Anatomy of an ag epidemic
Anatomy of an ag epidemic
Few people extol the virtues of the tart, firm green tomato—especially in August, when the luscious red, orange, and yellow of ripe fruits beckon. But in the Northeast, this year was different. Home gardeners, small organic farmers, and even many large, conventional growers were lucky to have edible tomatoes in any hue. Most backyard hobbyists spent the month of July—usually reserved for pruning and trellising while daydreaming of gazpacho, salsa fresca, and thick slices of heirlooms layered with fresh mozzarella—stuffing their beloved vines into garbage bags, testing green tomato recipes, and nursing a kinship with those nineteenth-century immigrants driven west by the Irish Potato Famine.
Blame Phytophthora infestans, a.k.a. late blight, a virulent fungus-like organism native to the mountains of central Mexico that taints tomatoes and potatoes, the darlings of the Solanaceae family, as well as myriad other nightshades including petunias and bittersweet. The parasitic organism chalked up its first widespread U.S. kills in the early 1840s in an outbreak that stretched from Maine to Virginia and west to Ohio. Two years later, spores made their way across the Atlantic to wreak havoc in Ireland. Today, late blight afflicts growers in North and South America, Europe, Asia, and Africa, costing American potato farmers between $250 and $500 per acre in chemical controls and crop losses. "Late blight is one of the most dramatically destructive plant diseases known to man," says plant pathologist and dean of the faculty William Fry, PhD '70, who began his decades-long inquiry into the epidemiology and control of P. infestans as an assistant professor on the Hill in 1971.
Late blight flares episodically, but bright sun and dry weather typically hold epidemics in check until summer's end. Not this year, with its record-breaking rainfall and unrelenting damp. A preliminary report from Long Island on June 23 launched an investigation by Cornell plant pathologists and Cooperative Extension agents throughout the state. Within days, they had confirmed the disease on tomato plants in all four Tompkins County bigbox garden centers. By early July, infections had been confirmed in fourteen New York counties as well as New Jersey, Maine, Vermont, and Connecticut. "We've never seen anything like this, with infections all over the Northeast so early in the season," says Fry, who calls the distribution via big box "magnificent" for its efficiency at spreading the blight to gardens throughout the region.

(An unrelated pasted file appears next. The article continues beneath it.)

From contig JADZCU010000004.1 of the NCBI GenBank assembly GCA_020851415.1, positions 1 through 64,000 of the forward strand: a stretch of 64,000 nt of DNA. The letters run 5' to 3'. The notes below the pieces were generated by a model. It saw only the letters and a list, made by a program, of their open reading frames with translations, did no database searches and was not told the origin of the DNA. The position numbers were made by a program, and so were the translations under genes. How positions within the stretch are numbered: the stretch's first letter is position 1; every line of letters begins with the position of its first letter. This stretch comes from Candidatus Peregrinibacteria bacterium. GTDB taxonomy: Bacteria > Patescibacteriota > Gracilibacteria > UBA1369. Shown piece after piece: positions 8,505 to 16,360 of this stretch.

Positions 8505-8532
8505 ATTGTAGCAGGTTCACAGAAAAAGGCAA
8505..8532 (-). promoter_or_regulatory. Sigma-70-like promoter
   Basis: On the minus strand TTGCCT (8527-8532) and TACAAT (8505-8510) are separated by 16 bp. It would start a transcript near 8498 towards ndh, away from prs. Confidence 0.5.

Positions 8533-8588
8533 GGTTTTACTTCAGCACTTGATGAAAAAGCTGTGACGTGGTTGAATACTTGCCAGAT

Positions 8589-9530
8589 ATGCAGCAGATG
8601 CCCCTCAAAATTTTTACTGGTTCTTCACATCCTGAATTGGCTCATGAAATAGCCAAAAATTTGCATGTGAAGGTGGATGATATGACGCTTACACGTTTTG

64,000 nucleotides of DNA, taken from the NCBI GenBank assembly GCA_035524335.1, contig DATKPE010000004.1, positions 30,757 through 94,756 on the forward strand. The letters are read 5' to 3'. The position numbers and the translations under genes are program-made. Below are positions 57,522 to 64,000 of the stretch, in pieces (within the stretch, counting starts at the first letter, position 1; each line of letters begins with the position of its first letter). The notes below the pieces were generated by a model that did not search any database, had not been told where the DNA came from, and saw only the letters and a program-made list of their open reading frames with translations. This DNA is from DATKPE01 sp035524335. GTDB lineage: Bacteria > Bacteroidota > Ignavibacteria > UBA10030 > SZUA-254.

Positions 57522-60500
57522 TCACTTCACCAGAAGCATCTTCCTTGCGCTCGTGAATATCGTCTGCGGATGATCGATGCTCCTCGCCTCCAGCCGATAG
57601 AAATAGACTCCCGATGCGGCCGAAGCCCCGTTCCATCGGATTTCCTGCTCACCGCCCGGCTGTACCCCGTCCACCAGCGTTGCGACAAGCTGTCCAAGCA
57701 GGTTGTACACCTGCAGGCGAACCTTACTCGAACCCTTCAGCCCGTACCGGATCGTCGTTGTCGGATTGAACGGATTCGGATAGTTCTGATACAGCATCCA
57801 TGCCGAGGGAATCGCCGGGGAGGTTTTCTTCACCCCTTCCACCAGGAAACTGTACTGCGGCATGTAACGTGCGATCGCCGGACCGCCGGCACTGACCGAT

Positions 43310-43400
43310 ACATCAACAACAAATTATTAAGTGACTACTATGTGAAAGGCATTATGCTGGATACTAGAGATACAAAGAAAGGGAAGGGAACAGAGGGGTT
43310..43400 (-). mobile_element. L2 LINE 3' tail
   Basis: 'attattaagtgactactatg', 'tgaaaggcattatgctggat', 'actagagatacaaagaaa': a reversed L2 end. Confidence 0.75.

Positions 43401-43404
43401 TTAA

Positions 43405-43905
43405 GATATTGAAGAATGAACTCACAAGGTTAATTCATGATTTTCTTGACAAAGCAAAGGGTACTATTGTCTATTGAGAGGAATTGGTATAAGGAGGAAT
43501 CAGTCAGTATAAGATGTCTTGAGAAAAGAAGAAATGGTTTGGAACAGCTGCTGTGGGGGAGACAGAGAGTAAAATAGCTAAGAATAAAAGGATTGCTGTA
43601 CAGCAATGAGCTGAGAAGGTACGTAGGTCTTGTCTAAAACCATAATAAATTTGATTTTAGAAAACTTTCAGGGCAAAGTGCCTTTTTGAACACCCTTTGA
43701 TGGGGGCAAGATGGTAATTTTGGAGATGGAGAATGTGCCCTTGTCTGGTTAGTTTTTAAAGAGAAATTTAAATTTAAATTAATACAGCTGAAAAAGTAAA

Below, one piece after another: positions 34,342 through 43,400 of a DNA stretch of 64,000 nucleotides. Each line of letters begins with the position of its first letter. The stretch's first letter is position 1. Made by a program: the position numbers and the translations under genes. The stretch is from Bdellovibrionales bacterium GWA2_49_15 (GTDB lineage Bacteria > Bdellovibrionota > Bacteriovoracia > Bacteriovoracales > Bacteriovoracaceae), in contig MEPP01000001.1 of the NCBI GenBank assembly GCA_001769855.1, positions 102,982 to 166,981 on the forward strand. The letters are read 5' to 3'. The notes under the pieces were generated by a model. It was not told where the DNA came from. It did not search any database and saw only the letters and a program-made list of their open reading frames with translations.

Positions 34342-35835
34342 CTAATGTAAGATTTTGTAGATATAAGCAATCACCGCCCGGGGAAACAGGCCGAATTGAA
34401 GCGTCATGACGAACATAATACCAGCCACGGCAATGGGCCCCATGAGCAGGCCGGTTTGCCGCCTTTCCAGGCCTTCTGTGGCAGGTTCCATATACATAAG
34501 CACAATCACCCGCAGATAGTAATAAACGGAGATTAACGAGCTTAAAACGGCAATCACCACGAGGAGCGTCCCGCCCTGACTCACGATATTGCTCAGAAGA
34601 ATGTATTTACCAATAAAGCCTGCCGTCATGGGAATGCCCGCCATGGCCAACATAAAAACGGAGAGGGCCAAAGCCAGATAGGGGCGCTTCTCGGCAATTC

Symptoms of infection typically take three to four days to become visible to the naked eye. Advanced damage is unmistakable: vigorous plants develop greasy brown lesions on foliage, stems, and fruit. Soon after, each lesion turns fuzzy white and begins releasing as many as 300,000 wind-dispersed spores. While the microscopic reproductive bodies survive a mere hour exposed to the sun, they can last weeks in the soil. A gentle breeze on a damp, overcast day can easily distribute viable spores across twenty-five miles in a single afternoon.
Plant pathologists and farmers alike use the term "meltdown" to describe what happens next: entire fields collapse in a brown heap. "Late blight is so aggressive that when it moved into fields, it was one week from 'I think I have it' to 'everything's gone,' says Hudson Valley organic farmer Ron Khosla '91, who runs Huguenot Street Farm with wife Kathryn Anderson Khosla '97. "As organic farmers we're supposed to push the idea that healthy soils and plants can fight off infection. That's not true in this case—it's too aggressive." While their field tomatoes were largely eradicated in mid-July, passive solar greenhouses kept the bulk of the Khoslas' tomato plants dry throughout the season, preventing total losses.
Conventional farmers in the U.S. rely on more than 2,000 tons of prophylactic fungicide annually, and some organic growers use copper-based sprays to keep spores from contact with fruit and foliage. But once late blight takes hold, the only recourse is destruction of affected plants to slow the epidemic. While home gardeners wield garbage bags, large-scale growers resort to mowing, fire, and deep plowing. In mid-August, when Starflower Farm proprietor Andrew Leed '81, who manages the CALS greenhouses, discovered late blight in the plot where he grows certified organic seed potatoes, he burned the plants to the ground. "If blighted tubers survive storage to sprout, the resulting plant could produce spores early in the growing season," he says. "Because I sell organic seed to organic growers, I didn't feel comfortable taking chances— organic growers don't have the chemical tools conventional farmers do."
For home gardeners, 2010 promises fewer risks—the weather will almost certainly be sunnier and drier, and because P. infestans only overwinters on living plant material, the risk of contamination from this year's epidemic is limited. Fry says he has never been able to isolate spores on seeds collected from infected tomatoes in his laboratory—though he cautions extra care with potatoes, which can harbor the disease on tubers missed in the fall harvest, survive over the winter, and sprout early to spread spores in the spring.
Plant breeding researcher Michael Glos is at work on a study with plant pathologist Keith Perry, PhD '89, to assess performance of potato varieties under organic management across the state; Glos and his wife run Kingbird Farm, where organic potatoes constitute about 5 percent of annual income. Yields this year were about 50 percent lower than in 2008. Still, he sees a silver lining in the data this year's outbreak could provide about relative susceptibility of heirloom varieties. "We could never do a study where we said, 'OK, on the tenth of August we're going to infect your farm; tell us how it goes,' " says Glos. "It's making lemonade out of lemons."
— Sharon Tregaskis '95